A comparison of three Differential Evolution strategies in terms of early convergence with different population sizes
Differential Evolution (DE) is a popular population-based continuous optimization algorithm that generates new candidate solutions by perturbing the existing ones, using scaled differences of randomly selected solutions in the population. While the number of generation increases, the differences between the solutions in the population decrease and the population tends to converge to a small hyper-volume within the search space. When these differences become too small, the evolutionary process becomes inefficient as no further improvements on the fitness value can be made - unless specific mechanisms for diversity preservation or restart are implemented. In this work, we present a set of preliminary results on measuring the population diversity during the DE process, to investigate how different DE strategies and population sizes can lead to early convergence. In particular, we compare two standard DE strategies, namely “DE/rand/1/bin” and “DE/rand/1/exp”, and a rotation-invariant strategy, “DE/current-to-random/1”, with populations of 10, 30, 50, 100, 200 solutions. Our results show, quite intuitively, that the lower is the population size, the higher is the chance of observing early convergence. Furthermore, the comparison of the different strategies shows that “DE/rand/1/exp” preserves the population diversity the most, whereas “DE/current-to-random/1” preserves diversity the least.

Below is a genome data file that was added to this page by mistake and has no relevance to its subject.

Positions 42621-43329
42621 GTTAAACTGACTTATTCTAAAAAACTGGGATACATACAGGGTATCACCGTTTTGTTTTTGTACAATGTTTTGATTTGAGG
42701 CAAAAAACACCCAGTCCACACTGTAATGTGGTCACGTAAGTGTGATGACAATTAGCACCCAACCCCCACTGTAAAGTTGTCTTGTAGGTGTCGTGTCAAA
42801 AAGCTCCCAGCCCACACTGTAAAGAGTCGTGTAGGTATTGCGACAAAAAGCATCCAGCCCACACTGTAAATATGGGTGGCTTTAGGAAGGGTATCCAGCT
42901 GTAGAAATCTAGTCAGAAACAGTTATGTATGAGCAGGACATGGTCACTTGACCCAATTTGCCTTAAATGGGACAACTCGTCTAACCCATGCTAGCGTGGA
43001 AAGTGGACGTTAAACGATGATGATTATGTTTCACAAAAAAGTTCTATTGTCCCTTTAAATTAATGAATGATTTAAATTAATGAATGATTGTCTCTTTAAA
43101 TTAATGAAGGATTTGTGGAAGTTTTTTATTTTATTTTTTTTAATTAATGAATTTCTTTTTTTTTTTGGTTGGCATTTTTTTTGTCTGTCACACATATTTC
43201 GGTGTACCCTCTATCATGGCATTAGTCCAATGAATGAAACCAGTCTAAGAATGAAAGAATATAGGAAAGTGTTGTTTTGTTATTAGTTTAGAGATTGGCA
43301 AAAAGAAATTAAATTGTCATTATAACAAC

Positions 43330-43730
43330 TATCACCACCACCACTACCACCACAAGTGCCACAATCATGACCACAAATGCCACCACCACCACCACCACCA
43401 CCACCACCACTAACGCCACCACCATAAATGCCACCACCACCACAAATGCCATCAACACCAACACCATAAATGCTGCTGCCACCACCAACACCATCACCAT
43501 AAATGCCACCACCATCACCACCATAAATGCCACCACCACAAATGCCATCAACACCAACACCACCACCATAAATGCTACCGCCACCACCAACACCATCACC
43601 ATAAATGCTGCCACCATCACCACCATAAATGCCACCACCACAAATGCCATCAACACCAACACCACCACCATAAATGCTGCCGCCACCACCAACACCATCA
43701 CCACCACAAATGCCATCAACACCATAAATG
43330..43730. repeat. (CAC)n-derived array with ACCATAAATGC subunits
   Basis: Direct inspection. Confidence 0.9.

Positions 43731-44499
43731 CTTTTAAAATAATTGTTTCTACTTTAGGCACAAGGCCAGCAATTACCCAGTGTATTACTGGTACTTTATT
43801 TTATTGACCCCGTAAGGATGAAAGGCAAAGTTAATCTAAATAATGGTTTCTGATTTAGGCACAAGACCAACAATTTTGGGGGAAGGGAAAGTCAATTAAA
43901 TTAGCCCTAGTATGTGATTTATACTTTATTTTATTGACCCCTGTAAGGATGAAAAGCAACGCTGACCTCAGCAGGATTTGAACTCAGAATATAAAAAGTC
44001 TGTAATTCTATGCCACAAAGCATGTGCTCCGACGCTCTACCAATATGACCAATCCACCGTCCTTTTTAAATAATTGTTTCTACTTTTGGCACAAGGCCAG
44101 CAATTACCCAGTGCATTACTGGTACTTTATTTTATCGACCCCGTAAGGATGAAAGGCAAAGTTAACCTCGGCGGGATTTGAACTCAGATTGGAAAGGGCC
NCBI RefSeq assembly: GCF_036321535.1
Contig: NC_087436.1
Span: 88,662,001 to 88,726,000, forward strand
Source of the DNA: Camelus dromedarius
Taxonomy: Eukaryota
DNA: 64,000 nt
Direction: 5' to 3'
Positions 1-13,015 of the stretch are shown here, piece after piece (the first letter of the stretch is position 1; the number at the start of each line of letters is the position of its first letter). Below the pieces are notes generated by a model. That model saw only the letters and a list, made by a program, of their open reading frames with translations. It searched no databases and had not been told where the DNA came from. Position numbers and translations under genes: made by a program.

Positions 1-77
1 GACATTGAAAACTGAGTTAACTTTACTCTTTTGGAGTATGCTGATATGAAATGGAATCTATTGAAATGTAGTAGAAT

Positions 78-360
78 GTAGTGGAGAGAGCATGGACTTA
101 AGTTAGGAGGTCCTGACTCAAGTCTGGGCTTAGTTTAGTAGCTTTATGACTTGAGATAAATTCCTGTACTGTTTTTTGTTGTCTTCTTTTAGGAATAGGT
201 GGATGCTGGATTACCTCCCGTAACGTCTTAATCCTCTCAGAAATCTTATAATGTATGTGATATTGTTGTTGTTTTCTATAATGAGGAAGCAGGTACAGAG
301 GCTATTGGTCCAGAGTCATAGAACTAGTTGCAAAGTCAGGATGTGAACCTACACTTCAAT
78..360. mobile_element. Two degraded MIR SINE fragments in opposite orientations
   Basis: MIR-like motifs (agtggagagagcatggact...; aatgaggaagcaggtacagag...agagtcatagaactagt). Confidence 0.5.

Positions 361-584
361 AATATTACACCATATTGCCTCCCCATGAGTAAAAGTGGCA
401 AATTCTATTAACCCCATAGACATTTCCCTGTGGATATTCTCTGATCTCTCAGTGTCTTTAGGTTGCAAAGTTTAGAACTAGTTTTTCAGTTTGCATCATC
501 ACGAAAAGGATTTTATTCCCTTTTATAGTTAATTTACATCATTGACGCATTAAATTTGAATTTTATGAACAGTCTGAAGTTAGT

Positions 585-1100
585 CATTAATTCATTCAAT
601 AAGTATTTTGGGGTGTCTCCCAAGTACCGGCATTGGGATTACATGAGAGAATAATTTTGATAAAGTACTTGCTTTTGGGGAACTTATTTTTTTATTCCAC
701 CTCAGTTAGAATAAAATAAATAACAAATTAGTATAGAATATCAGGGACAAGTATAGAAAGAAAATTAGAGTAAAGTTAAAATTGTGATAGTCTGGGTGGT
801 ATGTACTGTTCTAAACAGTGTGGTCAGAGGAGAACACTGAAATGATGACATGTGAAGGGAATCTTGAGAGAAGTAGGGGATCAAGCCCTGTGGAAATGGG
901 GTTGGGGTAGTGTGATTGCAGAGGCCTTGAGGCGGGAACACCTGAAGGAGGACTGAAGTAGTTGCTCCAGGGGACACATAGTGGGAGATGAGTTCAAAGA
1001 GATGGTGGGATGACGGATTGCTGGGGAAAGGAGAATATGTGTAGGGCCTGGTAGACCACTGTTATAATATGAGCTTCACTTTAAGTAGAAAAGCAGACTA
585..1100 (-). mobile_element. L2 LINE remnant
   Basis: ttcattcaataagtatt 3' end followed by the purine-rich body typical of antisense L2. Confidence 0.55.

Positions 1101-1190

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Citation : Yaman, A., Iacca, G., Caraffini, F. (2018) A comparison of three Differential Evolution strategies in terms of early convergence with different population sizes. LeGO 2018 - 14th International Workshop on Global Optimization, Leiden, The Netherlands, 18 - 21 September 2018.
Research Group : Institute of Artificial Intelligence (IAI)
Research Institute : Institute of Artificial Intelligence (IAI)
Peer Reviewed : Yes